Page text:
This is actually happening. They’re already not paying their $5 million water bill.
And actually, this is only a partial shutdown. Only about 25% of the government is not funded.
I guess I’m really confused by that. I haven’t found any lucid articles explaining how the law around the shutdown works. Why is it only 25%? Previous shut downs I’ve seen have been connected to debt ceiling, but I don’t know if this one is. Is this just a case where funds weren’t allocated by Congress?
And I heard that about 12% of the IRS was funded, and they were set on tax returns. But if the funding is partial, I would think it would be enveloped - that which 12% would be determined in law, not by executive whim.
They aren’t paying their water bill, but the utility isn’t cutting them off. I think they should. Maybe then Trump would actually understand there is a problem.
What do you mean by “something definitely not right”? Do you feel that someone who is without work through no doing of their own, and is not likely to be able to find something else on the grounds that a) their experience is specialised and b) could get called back to work at any moment (which marks them as “unreliable”) should just get nothing? Or do you feel that past precedent (of furloughed workers getting back pay) should apply without debate?
Basically this time around is nothing but a political stunt (we already knew that though) and has nothing to do with the debit ceiling (although that’s coming around again in March). The Continuing Resolution that the Senate passed in December but the then-GOP controlled House failed to approve provided funding for the remaining 7 agencies that weren’t already funded thru next Sept - without anything for the wall. Trump threw his temper tantrum and Paul Ryan pulled the vote even though it passed 100-0 in the Senate.
Pelosi re-voted on the exact same CR once Dems took the House and now McConnell refuses to let it come to the floor in the Senate for a vote cause he knows it will pass putting Trump into the embarrassing position of having to veto it.
Seventy-five percent of the federal government already has funding, through several previously-approved pieces of legislation. But a few agencies still need to be funded; they include the Departments of Homeland Security, Agriculture, Interior, Justice, Transportation and State, as well as some independent agencies like the National Park Service. That’s why, if a shutdown occurred, it would be a partial shutdown.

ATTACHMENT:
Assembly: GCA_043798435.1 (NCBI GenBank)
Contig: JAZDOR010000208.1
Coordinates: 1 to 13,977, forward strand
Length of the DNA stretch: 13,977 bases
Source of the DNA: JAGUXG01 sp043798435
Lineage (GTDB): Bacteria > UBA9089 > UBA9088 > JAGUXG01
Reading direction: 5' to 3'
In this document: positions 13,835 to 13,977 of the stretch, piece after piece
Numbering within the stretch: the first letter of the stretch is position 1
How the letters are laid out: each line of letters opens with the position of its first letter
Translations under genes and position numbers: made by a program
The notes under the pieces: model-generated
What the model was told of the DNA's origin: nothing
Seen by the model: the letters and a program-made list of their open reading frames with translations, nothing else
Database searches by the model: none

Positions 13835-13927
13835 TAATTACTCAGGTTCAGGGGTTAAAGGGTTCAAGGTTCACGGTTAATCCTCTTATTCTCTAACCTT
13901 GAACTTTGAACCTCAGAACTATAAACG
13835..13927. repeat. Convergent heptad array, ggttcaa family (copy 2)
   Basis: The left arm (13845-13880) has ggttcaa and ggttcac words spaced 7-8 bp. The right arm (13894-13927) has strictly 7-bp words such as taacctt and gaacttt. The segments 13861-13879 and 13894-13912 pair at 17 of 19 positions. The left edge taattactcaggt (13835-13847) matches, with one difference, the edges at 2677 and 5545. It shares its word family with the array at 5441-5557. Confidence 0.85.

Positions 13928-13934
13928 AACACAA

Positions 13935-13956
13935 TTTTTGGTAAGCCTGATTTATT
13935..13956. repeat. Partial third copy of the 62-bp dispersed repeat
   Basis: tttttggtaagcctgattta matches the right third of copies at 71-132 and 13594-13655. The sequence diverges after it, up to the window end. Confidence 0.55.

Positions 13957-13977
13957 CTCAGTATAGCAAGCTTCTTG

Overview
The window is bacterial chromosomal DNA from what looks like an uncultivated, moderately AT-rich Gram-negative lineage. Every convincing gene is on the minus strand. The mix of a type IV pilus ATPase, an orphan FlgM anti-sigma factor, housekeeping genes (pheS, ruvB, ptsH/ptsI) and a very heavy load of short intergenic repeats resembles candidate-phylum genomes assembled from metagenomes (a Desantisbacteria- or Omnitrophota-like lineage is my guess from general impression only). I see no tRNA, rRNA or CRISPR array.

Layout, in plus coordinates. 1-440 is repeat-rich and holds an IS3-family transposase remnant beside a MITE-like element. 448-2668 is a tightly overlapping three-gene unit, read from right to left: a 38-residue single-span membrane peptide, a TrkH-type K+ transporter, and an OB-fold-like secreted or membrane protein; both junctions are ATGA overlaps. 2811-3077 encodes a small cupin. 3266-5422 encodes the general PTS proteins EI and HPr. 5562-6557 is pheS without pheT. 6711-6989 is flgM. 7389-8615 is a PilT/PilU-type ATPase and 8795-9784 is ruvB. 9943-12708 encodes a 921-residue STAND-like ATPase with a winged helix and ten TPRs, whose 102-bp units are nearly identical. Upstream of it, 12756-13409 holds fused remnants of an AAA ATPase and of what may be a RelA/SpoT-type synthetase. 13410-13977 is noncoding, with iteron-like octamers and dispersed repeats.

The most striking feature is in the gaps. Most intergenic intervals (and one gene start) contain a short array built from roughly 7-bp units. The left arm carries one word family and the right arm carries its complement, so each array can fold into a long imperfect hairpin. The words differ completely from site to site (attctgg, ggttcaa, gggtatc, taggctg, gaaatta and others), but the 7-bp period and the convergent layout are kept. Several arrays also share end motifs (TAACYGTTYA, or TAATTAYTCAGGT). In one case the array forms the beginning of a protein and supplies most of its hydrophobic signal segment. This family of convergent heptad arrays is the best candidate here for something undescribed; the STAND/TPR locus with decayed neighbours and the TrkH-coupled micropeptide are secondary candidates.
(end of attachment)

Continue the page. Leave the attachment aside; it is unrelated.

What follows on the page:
I think I’m baffled at the idea that you need to pass a resolution to fund agencies. Like, I’d think there is already something in place to fund them. And again, where agencies are partially funded, I’m confused by how the part that is funded isn’t defined, that goes against my intuition of how law works.
But hey, I understand the US federal government is super dysfunctional.
Everything comes down to Continuing Resolutions - they are the legislation that Congress passes every year that actually funds the various agencies allocated from the annual budget.
The fiscal year runs from October 1 thru Sept 30 every year and Congress has to pass CRs in order release the funds for the next year. Usually everything gets passed all at once in one big omnibus spending bill but things have gotten so screwed up in DC the past few years that some funding was previously approved and some weren’t based on political grandstanding.
There’s really no reason for this. If Congress wanted to, they could just pass a bill that automatically continued funding every year with no need to vote on it. But that would take away the ability to use shutdowns as a bargaining chip.
Yeah, that’s the dysfunctional part!
Though I had no idea the US fiscal year was Oct-Sept.
And I learned something today.
You know the REALLY fucked part of that story? That PATCO backed Reagan in the 1980 election (as did the Teamster’s). Just goes to show that the modern GOP will never support unions, even more conservative ones.